When it comes to seeing the future, most of us imagine a bleak vision of sunken cities, sex robots, and cold corporate corridors. For those who like to think positive, however, this dire concept of the future is disrupted by visions of flashing lights, Radical Faeries, and gigantic rainbows.
“I knew something special was happening,” wrote author Tim Miller in this publication in 2016, “the minute I saw the large goat being led by a wild Radical Faerie through the jammed streets of Venice Beach with the throbbing music of DJ Victor Rodriguez filling the gathering space and a huge conga line including a dancing dog snaking through the large crowd.”
Miller wasn’t alone in seeing the light. His labeling of Venice Pride as “a glimpse of the future” in its first year is emblematic of the positive, can-do attitude of the independent festival that’s now in its third year running. Since 2016, Venice Pride hasn’t just been a three-day celebration during the first weekend in June. It’s been an actual force for change in the Venice community. The celebrations aren’t just about partying: They’re focused on doing good in the community, from the “Beach, Please” yearly beach cleanup to Venice Pride Founder Grant Turck’s instrumental role in helping the iconic gay bar Roosterfish reopen after a brief, tragic closure. Three years in, Venice Pride seems intent on topping itself. This year’s main events center around not only Roosterfish’s grand reopening, but Venice’s role as one of the first cities to fly the United We Pride flag, the largest free-flying rainbow flag in history.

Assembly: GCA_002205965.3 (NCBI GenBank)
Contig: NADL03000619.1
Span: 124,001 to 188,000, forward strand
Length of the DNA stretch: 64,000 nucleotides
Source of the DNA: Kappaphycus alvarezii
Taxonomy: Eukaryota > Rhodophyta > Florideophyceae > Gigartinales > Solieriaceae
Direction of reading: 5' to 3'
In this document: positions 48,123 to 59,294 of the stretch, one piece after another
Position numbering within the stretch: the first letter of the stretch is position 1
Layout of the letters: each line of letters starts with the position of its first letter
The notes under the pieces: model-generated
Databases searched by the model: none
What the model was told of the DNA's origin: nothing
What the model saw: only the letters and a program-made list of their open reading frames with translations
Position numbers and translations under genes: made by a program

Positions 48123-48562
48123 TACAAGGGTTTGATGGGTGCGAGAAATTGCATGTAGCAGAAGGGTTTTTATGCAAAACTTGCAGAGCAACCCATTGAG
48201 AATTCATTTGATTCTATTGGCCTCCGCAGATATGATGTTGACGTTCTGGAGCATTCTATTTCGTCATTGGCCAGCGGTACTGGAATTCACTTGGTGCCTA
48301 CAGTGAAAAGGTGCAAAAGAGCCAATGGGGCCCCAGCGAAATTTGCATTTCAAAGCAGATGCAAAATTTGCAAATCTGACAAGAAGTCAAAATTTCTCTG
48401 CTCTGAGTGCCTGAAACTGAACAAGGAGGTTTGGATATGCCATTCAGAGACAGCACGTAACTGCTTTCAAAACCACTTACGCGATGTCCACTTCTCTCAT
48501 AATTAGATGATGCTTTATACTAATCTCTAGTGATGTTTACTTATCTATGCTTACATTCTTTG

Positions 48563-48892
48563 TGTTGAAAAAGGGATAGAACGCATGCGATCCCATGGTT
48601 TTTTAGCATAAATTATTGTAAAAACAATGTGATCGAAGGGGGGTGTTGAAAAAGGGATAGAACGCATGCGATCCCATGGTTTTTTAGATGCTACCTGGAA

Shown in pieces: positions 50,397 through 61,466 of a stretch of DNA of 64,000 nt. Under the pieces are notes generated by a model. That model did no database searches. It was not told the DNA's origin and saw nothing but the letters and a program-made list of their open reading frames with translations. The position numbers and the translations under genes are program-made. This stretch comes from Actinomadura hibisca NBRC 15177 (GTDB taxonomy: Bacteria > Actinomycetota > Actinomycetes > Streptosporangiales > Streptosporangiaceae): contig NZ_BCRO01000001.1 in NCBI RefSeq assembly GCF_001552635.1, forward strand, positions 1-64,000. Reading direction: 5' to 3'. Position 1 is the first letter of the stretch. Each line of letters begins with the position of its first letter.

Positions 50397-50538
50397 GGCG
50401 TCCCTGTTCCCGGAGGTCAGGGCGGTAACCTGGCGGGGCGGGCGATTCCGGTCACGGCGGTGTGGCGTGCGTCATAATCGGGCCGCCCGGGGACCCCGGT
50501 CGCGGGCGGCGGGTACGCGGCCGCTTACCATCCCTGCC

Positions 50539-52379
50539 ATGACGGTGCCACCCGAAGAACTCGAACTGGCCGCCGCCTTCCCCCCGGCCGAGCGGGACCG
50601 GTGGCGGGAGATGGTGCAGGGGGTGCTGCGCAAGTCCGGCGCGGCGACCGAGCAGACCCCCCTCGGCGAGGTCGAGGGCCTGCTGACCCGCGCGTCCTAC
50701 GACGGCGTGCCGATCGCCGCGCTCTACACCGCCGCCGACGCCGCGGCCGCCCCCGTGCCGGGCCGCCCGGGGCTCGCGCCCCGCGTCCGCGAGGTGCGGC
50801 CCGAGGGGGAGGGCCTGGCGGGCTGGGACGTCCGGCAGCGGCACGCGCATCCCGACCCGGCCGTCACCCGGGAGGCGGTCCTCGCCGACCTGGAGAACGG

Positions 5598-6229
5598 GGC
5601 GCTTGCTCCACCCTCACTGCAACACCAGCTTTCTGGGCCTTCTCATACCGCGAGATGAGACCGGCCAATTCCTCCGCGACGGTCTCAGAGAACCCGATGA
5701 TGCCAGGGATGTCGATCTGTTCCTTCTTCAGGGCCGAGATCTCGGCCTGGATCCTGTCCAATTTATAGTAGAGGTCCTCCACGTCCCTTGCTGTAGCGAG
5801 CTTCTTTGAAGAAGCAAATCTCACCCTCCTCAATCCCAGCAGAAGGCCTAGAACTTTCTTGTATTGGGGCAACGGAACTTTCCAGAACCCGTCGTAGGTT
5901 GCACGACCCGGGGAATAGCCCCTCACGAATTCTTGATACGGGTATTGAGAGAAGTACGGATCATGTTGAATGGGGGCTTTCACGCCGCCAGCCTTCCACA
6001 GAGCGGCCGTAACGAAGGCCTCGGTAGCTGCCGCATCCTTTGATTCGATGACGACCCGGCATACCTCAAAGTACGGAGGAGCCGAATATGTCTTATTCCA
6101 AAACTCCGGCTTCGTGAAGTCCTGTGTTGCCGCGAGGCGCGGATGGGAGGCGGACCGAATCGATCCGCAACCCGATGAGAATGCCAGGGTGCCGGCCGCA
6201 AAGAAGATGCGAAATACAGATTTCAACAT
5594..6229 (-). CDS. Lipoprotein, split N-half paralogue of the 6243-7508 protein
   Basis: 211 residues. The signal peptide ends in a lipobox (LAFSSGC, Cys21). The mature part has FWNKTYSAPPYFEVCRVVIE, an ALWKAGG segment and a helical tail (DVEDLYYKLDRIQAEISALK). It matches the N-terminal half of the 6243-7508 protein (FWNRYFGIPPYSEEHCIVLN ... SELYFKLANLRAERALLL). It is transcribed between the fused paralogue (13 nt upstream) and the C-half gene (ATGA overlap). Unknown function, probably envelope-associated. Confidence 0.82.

“The flag is being manufactured right now.” Said Turck, who was responsible for reaching out to the San Francisco Pride organizers to bring the flag to Venice before it embarks on its world tour. “It’s 1,047 by 30 feet, and the largest Pride flag that’s been flown so far has been a 1,033 square foot banner in Port Elizabeth, South Africa. I’m meeting with the British Consulate to help them get on board. It might end up in Buckingham Palace!”
That’s not all. In addition to the yearly sign lighting, where Venice’s businesses and community members “adopt” one of the bulbs that lights up the Venice Pride sign, the beach cleanup, and Gaywatch, this year features a takeover of the basement tavern, a Drag Brunch, and a cabaret-style late show. To kick things off, the United We Pride flag will have a raising ceremony while the Trans Choir of L.A. performs “Over the Rainbow.” All this packed into one weekend.
“I’m really excited about the Rainbow flag, the visual aspect of that.” Turck said. “I love the sign lighting with the huge flag there. We’ll have disco balls, and we’ll totally transform Windward Avenue into Studio 54. Studio 54 West.”
During the Roosterfish grand reopening, Turck has arranged to set up “interactive, primarily cash-based, but gay and fabulous” GayTMs, modeled after those of the ANZ bank in Australia.
The bigger and more fabulous Venice Pride gets, it stays true to its core identity as a celebration that takes the concept of Pride to heart. If Venice Pride truly is a window to the future, we have nothing to fear.